Things we never knew about Darwin NT

19/8/2020

Did you know Darwin was bombed not just once or twice, but 64 times over nearly 2 years and the Japanese got as far south as Katherine? I am ASHAMED to say I never knew that. But more later.

We needed some civilisation again after overdosing on the beautiful Litchfield National Park. It was pretty hot when we got to Darwin, but we walked around the city to the waterfront which has been upgraded to include a safe beachfront and wave pool, inside the original Stokes Hill wharf.

The city also hosts an annual street art competition and as a result has many murals adding colour and life. The car in front of the kangaroo mural is actually a painted electricity box!

There is an election coming up. It will be interesting to watch whether the Monster Raving Loony Party makes it into the government building.

We were recommended to have fish and chips at La Beach at Cullen Bay as the sun sets one night, and so glad we did. While we missed the actual sunset that night by a few minutes, the meal was great and there was still plenty of colour in the sky. We went back to Cullen Bay the next day to see the marina and surrounds in daylight.

We also checked out the nightlife in the city and walked around the Darwin Festival grounds.

On the 75th anniversary of the end of WW2 in the Pacific, which was 15th August 1945, we went on the Bombing of Darwin tour which has been run by Garry for 13 years. He has so much knowledge about the events in the war and the people involved, as well as many stories, some true, that keep everyone entertained. We went to a house that had been built in 1939 and suffered minor damage in WW2 with some bullet holes in the original metal fence posts. I was wondering why they had restored the house but left the old fence there! It also survived Cyclone Tracy because it is near a cliff that controls wind updrafts away from the house.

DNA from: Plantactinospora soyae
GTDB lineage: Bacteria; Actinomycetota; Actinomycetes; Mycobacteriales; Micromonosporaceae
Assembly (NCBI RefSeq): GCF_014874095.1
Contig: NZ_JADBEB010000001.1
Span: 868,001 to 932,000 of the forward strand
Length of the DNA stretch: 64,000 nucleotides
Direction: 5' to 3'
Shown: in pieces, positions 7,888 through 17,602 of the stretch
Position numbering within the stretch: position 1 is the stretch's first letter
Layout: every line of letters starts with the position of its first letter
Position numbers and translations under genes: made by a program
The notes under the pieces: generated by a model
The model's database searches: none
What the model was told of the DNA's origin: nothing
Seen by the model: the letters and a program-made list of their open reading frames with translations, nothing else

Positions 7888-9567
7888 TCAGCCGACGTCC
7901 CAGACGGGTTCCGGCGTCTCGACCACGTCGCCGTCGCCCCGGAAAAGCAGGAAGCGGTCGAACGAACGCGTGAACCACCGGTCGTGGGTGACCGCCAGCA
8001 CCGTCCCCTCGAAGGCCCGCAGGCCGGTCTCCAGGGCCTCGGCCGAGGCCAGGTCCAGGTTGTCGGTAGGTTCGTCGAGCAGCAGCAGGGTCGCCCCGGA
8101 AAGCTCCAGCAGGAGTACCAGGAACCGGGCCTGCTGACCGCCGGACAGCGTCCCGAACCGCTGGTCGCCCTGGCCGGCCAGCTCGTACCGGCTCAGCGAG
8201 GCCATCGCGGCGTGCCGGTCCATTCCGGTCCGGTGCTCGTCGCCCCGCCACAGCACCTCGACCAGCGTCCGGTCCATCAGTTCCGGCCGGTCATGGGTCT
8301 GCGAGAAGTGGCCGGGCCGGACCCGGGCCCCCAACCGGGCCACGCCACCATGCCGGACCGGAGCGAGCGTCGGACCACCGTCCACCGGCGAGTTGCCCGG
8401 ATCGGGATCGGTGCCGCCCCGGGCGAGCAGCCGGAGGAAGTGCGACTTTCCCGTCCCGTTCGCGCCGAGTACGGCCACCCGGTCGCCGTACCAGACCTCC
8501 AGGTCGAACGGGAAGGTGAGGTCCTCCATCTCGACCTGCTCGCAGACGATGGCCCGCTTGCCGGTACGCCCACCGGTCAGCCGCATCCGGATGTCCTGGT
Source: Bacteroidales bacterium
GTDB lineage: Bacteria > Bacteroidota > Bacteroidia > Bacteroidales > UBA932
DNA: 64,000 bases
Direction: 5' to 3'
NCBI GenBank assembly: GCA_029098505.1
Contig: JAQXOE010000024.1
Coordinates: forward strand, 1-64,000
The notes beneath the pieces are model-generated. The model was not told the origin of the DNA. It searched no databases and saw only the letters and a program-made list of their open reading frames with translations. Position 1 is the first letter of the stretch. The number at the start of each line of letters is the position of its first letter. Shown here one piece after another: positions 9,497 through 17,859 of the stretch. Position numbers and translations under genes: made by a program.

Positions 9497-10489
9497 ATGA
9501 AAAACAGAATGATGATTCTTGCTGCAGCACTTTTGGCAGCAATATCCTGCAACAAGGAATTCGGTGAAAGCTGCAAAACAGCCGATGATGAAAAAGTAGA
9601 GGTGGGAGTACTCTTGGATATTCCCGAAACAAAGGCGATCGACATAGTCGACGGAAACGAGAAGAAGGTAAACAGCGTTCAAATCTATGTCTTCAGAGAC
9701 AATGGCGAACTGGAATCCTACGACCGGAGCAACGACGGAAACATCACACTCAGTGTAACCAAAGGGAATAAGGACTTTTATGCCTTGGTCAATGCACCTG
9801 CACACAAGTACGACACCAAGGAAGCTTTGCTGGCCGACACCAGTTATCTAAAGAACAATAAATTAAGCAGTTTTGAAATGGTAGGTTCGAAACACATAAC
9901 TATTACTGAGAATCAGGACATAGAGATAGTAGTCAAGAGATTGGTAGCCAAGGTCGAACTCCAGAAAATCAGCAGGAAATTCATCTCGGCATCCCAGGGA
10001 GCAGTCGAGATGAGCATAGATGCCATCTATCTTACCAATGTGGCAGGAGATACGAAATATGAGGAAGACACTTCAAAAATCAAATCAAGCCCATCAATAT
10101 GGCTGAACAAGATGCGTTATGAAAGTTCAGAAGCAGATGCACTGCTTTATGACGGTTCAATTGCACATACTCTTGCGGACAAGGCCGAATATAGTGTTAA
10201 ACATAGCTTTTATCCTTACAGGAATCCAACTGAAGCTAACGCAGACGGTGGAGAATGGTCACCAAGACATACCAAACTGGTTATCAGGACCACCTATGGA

We saw the gun from the USS Peary which was sunk on the morning of the first air raid, as it points out to where the ship lies in the harbour.

The Aviation Museum is worth a look too, with the only complete B-52 outside of the USA in the hangar. Later we went to the Royal Flying Doctor Service museum, where there is also a Bombing of Darwin virtual reality experience. No photos of the VR obviously, but along with the information about the RFDS, it is a couple of hours well spent.

We met up with our old friend Melissa, and she drove us out on Saturday to Casuarina Beach for a sunset walk, and into town for a fantastic Indian style dinner at Hanuman restaurant.

On Sunday we visited 3 great markets– the Rapid Creek produce markets, Nightcliff clothing markets, and of course touristy Mindil Beach markets for our final sunset. We couldn’t resist the paintings done by Melissa’s friend Michiko, the Traveling Artist, of the Corroboree Billabong, and booked ourselves into a tour so we can also see them in real life the next day (that will be in the next post).

We also made time to go out to Berry Springs to the warm pools, which we had skipped on our way into Darwin. So glad Melissa took us back there because it was so relaxing after the last few hot days. The Museum and Art Gallery will have to wait until next time! Kakadu here we come!

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